...The sudden death of the automobile in America would produce a major crunch that would dwarf the Great Depression. Kunstler deplores the negative aspects of the car without understanding just how endangered the automobile truly is. He even purports to see signs that we may be wandering away from the automobile. ... Ah, would that Kunstler's prophesy of a gradual taming of the automobile were possible. Nothing so gentle as that seems likely to me. The Auto Age is going to hit a rapid deceleration.
(5 Dec 1996)
Minter critiques Kunstler's Home from Nowhere from a peak oil perspective, from a time when Kunstler, like almost every one else, was apparently unaware of the significance or imminence of Hubbert's peak. This article comes a full 15 months before Cambell and Laharerre's groundbreaking Scientific American article gave the issue a small amount of mainstream attention. If Kunstler was to critique his earlier work now it might not be too dissimilar to this.

Political Peak Oil

Ronald Bailey, Reason
One thing stands in the way of secure and abundant supplies of oil: Government
Petroleum geologists are pretty sure that there is more than enough oil in the world to meet projected demand for at least the next 25 years. In other words, as I reported in my article “Peak Oil Panic” last year, geologically speaking “peak oil” is at least a generation away.

But the days when you could punch a hole in the ground and up would bubble some crude have now passed. It will take increasing technical savvy and a lot of money to keep oil production up with demand. Fortunately, the International Energy Agency believes that projected demand for oil and gas can be met if producers invest $4.3 trillion and $3.9 trillion (in 2005 dollars) respectively over the next 25 years. The question is that level of investment happening?

That’s were I get worried. The problem arises because 77 percent of the world’s known oil reserves are in the hands of state-owned oil companies. Such “companies” do not respond with alacrity to market signals and so are under-investing in new production technologies and even in maintaining the production facilities that they currently have.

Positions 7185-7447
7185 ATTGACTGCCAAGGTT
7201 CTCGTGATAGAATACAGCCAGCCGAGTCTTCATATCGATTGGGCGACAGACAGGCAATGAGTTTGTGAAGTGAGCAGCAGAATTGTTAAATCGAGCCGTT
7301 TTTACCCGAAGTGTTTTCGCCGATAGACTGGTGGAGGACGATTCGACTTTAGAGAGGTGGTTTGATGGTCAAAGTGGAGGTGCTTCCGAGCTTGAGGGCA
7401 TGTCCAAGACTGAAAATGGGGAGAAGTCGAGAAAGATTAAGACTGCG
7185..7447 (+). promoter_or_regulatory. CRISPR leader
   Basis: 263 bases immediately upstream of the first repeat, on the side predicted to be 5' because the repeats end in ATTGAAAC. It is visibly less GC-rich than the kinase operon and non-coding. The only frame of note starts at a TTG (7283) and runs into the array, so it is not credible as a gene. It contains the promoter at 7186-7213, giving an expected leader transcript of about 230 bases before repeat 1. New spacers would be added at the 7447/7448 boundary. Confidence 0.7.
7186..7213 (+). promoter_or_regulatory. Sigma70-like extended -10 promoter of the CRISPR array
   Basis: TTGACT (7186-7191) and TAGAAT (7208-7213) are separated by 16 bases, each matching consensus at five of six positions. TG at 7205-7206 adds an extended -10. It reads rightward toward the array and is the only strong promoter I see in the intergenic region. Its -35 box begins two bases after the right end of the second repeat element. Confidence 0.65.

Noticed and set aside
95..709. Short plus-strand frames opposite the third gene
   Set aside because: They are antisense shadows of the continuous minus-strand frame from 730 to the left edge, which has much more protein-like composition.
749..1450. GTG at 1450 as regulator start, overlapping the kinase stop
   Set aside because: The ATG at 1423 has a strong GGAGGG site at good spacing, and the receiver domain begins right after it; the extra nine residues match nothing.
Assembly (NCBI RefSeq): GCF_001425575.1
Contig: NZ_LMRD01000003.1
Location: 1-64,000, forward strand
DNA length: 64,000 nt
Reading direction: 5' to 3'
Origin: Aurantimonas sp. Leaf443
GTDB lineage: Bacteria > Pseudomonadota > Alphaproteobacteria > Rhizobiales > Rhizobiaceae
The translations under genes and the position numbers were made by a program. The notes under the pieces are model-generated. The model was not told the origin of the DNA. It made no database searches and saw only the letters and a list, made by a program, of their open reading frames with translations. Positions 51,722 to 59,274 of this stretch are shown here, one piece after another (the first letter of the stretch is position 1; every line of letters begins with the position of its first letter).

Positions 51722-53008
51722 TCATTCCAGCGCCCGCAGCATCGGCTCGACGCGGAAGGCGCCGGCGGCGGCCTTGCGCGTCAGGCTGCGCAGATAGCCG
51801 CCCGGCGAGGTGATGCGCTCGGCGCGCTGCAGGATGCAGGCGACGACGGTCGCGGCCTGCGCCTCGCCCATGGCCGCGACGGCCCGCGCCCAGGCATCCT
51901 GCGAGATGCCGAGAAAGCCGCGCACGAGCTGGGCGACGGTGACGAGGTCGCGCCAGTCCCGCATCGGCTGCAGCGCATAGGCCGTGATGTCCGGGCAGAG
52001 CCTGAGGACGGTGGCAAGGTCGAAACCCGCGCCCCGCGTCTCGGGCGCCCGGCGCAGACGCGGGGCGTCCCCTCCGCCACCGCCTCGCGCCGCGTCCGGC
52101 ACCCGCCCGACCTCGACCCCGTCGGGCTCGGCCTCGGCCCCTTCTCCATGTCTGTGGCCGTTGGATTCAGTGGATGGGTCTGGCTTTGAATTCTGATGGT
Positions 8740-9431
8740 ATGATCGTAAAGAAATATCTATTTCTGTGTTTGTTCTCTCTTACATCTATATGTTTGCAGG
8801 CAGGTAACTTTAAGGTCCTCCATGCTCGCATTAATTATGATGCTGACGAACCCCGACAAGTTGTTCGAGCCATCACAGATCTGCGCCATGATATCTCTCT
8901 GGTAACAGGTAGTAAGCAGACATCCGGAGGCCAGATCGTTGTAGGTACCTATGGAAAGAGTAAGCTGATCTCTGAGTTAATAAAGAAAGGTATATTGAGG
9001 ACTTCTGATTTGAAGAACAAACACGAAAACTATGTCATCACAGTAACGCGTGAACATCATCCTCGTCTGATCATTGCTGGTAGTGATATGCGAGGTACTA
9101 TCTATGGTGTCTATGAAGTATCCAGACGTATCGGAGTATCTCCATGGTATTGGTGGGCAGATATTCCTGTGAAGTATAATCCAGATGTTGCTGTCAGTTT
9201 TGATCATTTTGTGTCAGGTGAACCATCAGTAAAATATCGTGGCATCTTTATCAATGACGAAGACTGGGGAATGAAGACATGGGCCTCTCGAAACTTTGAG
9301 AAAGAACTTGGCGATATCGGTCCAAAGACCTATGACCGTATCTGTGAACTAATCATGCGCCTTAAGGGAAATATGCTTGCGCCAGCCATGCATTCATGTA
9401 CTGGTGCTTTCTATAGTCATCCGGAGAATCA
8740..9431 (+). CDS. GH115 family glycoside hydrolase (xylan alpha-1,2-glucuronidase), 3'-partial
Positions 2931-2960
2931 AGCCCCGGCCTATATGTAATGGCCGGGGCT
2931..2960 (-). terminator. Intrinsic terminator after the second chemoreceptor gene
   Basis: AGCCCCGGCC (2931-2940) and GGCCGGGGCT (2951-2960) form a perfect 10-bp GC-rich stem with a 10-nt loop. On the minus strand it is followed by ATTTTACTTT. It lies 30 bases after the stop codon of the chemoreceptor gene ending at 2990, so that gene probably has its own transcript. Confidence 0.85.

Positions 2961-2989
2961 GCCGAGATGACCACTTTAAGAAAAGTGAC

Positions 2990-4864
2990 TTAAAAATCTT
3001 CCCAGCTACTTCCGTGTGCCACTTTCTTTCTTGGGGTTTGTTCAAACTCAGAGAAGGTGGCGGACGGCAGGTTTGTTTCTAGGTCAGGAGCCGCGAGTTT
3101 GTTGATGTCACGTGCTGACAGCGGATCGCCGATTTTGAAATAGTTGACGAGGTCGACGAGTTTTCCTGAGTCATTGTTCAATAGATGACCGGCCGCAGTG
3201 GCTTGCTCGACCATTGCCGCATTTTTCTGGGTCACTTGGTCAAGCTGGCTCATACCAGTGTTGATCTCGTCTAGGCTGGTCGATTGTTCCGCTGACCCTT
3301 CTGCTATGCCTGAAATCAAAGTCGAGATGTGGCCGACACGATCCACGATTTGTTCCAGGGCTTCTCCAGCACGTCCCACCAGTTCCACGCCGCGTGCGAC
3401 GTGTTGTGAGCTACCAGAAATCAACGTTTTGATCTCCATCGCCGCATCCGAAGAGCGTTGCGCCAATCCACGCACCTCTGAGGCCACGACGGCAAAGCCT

(5 Jan 2007)
Contributor SP writes:

Like all "reasonable" argument, your conclusions depend on your assumptions, and if your initial assumption is that "it's all the fault of government" then...?

Where the author complains of "ginned up ... tax evasion charges" and "ham-fisted bureaucratic maneuvers to seize the assets of foreign owned oil and gas companies" I was reminded once again of the equally ginned up WMD charges and worse than hamfisted US efforts at shoring up energy supplies/influence in Iraq.

Where the author complains that "the Mexican government loots the company to finance itself" presumably he objects to the uses to which the government puts the money?

"Again the administration of the leftwing populist Hugo Chavez is starving his country’s oil industry of needed investments to pay for an array of social programs." So, naughty Hugo is giving the people what they want while not sucking the stuff out of the ground as fast as possible... how un "free market" of him!

Reason is not a synonym for wise.


To support the assertion that peak oil is a generation away, Bailey quotes one paper by Thomas S.Ahlbrandt of the US Geological Survey. For a complex question such as the extent of oil reserves, it would make sense to examine a broad range of viewpoints -- particularly since the issue is clouded by industry and national wishful thinking.

What do you think? Leave a comment below.